For quality and consistency, I can't really go past This American Life. I was introduced to this podcast via the first series of Serial and quickly became hooked. Described as "a story in [two/three/four] acts", This American Life is a one-hour radio programme that centres around a theme. The show's format is slick, well produced and features punchy writing. It doesn't ramble or go over time and you know that what you're going to get will be good, even if the subject matter is unfamiliar. Episodes are often told in first-person narrative and approach themes from personal viewpoints that you wouldn't necessarily expect.

This week, This American Life celebrates 20 years and fans are encouraged fans via Twitter to name their favourite episode. Being 19 years late to the party, I'm not in a position to nominate my favourite episode. There are a few episodes that stand out for me:
This morning, I listened to a back episode of Alec Baldwin's Here's The Thing featuring an interview with Ira Glass. (Wow, a podcast interview about podcasting - how meta!) It gave a glimpse into how Glass's personal life and background may influence the show and its topic and how he often deviates from the neutral default position expected of mainstream journalism. It's an interesting listen.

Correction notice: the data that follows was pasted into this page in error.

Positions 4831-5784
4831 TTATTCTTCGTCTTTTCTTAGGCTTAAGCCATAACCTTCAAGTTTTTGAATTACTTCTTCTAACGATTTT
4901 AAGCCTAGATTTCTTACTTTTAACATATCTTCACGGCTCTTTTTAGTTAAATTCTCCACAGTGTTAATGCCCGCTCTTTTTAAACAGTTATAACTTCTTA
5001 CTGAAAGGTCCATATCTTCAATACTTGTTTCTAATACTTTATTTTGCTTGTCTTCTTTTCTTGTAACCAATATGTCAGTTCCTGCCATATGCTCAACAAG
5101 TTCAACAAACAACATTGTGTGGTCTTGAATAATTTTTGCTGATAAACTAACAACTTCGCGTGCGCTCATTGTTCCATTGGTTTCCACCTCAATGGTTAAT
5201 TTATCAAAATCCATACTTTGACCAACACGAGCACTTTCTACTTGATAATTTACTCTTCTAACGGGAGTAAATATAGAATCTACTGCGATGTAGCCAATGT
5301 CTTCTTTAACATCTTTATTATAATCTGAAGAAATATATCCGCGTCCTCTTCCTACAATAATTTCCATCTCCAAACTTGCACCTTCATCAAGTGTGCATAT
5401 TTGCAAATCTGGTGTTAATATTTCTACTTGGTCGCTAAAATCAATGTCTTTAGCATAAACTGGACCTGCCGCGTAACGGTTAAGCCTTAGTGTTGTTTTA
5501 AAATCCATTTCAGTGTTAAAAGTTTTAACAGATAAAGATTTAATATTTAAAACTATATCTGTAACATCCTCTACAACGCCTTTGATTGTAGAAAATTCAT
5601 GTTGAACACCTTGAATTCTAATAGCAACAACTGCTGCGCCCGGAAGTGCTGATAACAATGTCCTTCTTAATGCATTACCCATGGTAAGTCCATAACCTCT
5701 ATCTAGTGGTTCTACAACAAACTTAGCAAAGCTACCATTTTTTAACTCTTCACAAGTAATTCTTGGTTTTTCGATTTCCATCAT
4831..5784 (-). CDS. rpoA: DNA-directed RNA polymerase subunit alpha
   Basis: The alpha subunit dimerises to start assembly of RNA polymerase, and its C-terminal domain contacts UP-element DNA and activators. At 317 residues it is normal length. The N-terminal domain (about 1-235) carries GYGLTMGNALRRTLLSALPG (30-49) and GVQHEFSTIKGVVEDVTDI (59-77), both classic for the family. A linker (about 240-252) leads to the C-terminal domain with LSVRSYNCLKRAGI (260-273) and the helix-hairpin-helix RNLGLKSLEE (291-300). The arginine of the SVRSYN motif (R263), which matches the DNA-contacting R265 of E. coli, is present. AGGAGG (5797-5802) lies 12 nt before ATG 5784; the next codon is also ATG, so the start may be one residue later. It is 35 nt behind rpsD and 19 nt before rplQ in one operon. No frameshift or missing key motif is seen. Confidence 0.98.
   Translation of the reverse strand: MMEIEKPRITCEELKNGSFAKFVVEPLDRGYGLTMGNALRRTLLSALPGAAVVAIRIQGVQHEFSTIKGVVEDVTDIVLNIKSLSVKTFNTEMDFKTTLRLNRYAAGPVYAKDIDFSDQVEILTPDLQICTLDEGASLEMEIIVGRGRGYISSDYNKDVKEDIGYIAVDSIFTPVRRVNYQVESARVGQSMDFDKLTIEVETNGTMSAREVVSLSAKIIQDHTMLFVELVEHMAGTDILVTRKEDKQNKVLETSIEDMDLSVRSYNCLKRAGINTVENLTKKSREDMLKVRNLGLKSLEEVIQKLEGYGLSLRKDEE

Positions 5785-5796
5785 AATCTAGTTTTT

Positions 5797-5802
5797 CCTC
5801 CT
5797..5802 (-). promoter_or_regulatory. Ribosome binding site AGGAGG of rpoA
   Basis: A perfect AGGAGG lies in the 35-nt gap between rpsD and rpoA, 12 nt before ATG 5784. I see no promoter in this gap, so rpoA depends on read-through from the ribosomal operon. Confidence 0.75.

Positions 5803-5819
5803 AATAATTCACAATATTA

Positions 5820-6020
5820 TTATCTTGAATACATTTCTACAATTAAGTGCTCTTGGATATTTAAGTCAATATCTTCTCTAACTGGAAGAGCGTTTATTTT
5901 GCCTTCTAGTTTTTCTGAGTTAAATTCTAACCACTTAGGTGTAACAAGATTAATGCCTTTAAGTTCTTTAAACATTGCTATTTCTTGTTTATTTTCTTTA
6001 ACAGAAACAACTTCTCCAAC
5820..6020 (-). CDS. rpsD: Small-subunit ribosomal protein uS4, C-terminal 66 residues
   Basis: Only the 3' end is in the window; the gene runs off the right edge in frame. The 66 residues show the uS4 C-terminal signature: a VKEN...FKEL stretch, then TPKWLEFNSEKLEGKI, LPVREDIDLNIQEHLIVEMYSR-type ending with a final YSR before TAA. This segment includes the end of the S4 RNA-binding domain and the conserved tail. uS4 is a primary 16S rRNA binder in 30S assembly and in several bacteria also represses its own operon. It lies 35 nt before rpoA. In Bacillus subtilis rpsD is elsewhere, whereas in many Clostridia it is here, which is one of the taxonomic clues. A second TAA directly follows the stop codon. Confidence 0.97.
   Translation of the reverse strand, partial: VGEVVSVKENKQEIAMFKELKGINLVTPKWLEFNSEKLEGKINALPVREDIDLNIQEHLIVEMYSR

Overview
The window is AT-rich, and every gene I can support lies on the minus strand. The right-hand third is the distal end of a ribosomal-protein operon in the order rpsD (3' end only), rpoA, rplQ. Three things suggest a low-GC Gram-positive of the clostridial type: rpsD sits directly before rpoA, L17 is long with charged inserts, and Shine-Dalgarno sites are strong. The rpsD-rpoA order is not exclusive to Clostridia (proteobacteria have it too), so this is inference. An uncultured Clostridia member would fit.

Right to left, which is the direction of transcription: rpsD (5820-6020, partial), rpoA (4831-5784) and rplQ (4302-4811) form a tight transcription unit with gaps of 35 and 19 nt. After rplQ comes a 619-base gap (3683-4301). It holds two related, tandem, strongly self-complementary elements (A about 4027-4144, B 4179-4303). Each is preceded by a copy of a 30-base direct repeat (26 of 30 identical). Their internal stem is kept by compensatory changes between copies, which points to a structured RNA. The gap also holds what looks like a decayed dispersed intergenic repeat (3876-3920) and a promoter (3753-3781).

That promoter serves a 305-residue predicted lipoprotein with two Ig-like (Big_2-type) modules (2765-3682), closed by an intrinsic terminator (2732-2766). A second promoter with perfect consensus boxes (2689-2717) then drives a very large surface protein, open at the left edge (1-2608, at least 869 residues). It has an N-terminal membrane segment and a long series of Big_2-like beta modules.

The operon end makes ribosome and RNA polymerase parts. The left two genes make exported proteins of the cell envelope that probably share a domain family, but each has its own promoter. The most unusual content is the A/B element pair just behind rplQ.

If you're new to This American Life, I'd suggest choosing a few episodes by diving into the archive then subscribing to future podcasts. You'll be hooked in no time.

Monday, 16 November 2015

10CC in concert

From time to time I get emails from my dad with a band name in the subject line. It usually means one of two things:
  1. Dad is asking whether I have a particular CD that he'd like to borrow and, if not, whether I'd like to buy it for him.
  2. Dad is suggesting an upcoming concert that I should buy tickets for us to go to.
Last week's email from Dad said 10CC. This time, however, there was a slight twist. Dad had been given two tickets to 10CC in concert in Wellington and wondered if I'd like to go with him. That makes a nice change!

I delightedly announced my news to those around me. Here's how the general conversation went:
Me: "I'm going to 10CC on Friday!"
Them: "What does that mean?"
Me: "They're an English rock band from the 70s ..."
Them: "What do they sing?"
Me: "*Play* - what do they play."
Them: "Do they sing I'm Not In Love? I like that song."
Me: "There's so much more to 10CC than I'm Not In Love."
Them: "Oh, that's right! They also sing the cricket song!"
Me: *shakes head and sighs*